But the similarities end there, and an exhausting journey, an eight-hour time difference and some serious jetlag later, it was a land rich in contrasts that greeted us. Japan has very much an insular mentality. Its society is highly structured, introverted and obeys precise rules. The country’s cultural wealth is reflected in its extreme refinement and a love of beautiful objects whose every detail must be perfect, with a meticulousness sometimes bordering on obsessive.
Big in Japan
Japan is a mature market for luxury in general and Fine Watches in particular. Japanese customers are enthusiasts, connoisseurs and avid buyers of European luxury brands and Swiss watches, as well as German and, of course, Japanese watches too. The local market tends towards low-end and mid-range products. Watches became widely available in Japan in the 1970s with the advent of quartz, spearheaded by Seiko and Citizen. These brands, which have a well-developed presence in Japan, also propose high-end mechanical watches, principally for the domestic market.
The Japanese economy has been ailing for a number of years, and Japanese society is torn between two sets of values. On the one hand the all-pervading rules and tradition, where years of service and respect for one’s employer prevail over personal interests and performance, and on the other a wealth of youth and innovation. This ambivalence leapt out at us as we explored Tokyo’s hippest districts, where women in traditional kimonos passed youths in extravagant, outlandish gear.
Japan must live with this duality, which almost certainly poses an obstacle to the country’s development. After hard-hitting recession (-25% to 35% in 2009) and with recovery slow to kick in, figures for the last quarter are at least stable, even suggesting a timid upturn. In Japan as in the rest of the world, the more established brands have come off best and the economic crisis has confirmed true values. The mid-range market is dwindling, losing sales to the entry level and very high-end segments.
On many levels, Japan’s watch market is similar to any other. Brands operate a dense network of stores. Big, beautiful Tokyo has a number of luxury shopping districts (Ginza, Omotesando, Roppongi) and as many general retail areas (Shinjuku, Shibuya, Harajuku, etc). Watches are also sold at retail points of sale. However, what truly sets the Japanese watch market apart is the power of the department store (Matsukoshi, Takashimaya, Matsuzakaya, Isetan, etc.) where high-end brands are out in force. Their secret weapon is the gaisho, a senior sales associate who calls on customers in their homes. A gaisho can make up to half the department store’s sales. This is, as far as I know, a uniquely Japanese system and part of a highly evolved approach towards customer relations, also shared by jewellers and luggage makers, that harks back to an age when traders of all horizons would visit their patrons at the imperial courts.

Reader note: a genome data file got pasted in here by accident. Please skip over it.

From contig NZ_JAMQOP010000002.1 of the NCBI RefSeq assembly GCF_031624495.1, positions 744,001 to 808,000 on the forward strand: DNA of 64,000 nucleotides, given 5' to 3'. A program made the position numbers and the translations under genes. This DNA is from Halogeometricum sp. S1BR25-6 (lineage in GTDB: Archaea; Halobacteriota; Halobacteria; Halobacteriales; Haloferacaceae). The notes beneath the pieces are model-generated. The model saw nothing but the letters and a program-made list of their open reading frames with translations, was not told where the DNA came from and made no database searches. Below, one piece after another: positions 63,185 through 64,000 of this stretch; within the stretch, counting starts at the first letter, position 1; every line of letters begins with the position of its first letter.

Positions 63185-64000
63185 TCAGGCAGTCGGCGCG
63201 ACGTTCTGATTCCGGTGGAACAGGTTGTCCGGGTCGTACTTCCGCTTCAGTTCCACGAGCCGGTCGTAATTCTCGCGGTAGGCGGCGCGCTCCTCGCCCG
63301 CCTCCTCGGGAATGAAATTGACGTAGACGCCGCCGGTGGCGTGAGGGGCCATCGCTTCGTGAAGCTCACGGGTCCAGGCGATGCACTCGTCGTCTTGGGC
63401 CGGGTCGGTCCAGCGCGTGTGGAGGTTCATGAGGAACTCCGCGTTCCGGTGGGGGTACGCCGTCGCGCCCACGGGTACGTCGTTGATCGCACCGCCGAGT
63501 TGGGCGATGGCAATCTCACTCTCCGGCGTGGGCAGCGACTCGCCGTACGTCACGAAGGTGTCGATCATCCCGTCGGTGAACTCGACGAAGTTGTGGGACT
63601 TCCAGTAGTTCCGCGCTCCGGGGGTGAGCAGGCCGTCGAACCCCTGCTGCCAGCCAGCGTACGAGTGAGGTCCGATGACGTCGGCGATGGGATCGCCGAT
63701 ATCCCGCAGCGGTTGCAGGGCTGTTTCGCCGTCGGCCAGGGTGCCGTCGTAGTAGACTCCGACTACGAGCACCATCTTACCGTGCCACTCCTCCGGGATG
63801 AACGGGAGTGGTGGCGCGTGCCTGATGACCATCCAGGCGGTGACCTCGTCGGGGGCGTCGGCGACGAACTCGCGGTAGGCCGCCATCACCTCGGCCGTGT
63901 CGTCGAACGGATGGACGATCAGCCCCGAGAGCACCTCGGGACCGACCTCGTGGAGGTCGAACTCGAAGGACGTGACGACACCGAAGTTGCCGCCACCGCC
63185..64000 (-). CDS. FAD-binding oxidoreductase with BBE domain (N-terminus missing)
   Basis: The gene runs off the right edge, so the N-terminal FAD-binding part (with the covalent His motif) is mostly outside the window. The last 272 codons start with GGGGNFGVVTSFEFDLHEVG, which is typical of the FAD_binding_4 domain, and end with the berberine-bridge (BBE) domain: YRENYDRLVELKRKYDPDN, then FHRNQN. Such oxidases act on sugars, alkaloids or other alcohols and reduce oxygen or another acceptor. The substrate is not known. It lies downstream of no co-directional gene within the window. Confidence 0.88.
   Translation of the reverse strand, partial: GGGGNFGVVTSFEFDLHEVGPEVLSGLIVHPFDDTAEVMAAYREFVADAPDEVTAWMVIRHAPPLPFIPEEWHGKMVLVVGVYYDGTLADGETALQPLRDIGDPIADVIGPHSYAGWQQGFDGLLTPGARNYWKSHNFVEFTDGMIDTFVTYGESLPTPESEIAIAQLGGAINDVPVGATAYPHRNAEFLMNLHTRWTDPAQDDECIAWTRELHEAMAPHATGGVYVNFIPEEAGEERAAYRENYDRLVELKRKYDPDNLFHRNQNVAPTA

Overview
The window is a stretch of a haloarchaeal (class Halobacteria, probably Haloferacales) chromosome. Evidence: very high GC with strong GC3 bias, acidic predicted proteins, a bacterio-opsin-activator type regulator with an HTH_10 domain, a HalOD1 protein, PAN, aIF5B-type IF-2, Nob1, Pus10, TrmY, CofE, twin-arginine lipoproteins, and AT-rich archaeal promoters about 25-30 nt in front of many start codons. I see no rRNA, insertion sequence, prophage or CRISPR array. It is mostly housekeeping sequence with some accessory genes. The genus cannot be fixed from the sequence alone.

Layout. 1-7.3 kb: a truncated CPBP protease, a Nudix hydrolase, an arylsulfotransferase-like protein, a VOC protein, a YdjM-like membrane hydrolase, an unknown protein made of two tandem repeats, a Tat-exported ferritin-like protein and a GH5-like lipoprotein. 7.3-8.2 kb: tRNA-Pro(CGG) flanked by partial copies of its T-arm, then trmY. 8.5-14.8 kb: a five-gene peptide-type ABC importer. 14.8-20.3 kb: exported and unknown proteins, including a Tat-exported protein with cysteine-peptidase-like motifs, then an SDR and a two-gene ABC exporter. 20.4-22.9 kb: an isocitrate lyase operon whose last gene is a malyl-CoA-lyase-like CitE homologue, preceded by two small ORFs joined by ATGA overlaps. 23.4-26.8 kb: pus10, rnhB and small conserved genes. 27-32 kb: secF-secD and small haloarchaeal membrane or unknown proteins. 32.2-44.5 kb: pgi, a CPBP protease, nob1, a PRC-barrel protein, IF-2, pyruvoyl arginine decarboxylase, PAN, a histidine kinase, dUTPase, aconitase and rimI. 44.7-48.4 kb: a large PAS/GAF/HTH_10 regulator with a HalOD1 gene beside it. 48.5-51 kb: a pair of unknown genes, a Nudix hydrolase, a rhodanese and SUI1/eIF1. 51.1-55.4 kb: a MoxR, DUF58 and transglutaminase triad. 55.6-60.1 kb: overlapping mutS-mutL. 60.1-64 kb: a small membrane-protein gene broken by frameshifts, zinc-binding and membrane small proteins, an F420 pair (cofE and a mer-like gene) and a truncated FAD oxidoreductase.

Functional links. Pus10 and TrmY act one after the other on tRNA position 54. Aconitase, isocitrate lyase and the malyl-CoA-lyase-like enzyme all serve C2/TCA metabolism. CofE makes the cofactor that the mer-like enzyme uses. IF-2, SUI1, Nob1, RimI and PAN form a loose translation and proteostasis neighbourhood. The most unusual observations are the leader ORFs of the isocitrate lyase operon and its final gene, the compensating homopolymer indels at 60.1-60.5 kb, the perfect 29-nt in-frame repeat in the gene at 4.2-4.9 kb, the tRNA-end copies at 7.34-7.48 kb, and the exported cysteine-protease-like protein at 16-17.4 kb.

The gaisho is yet another example of the crossover between tradition and modernity in this fascinating country which – and this could be why – opened up to the outside world just a century and a half ago.
The only way to try and understand Japan is to escape Tokyo and take the shinkansen bullet train to Kyoto. Once the imperial capital, Kyoto is a high seat of learning and history, with its innumerable sanctuaries, temples and gardens. The impression is one of stepping outside time into a magical, imaginary world of absolute beauty, where man and nature are in perfect, unquestionable unison. This is where the full measure of this rich and diverse country is most in evidence; a country of which we know or seek to know too little. So much of Japan remains to be discovered… next time.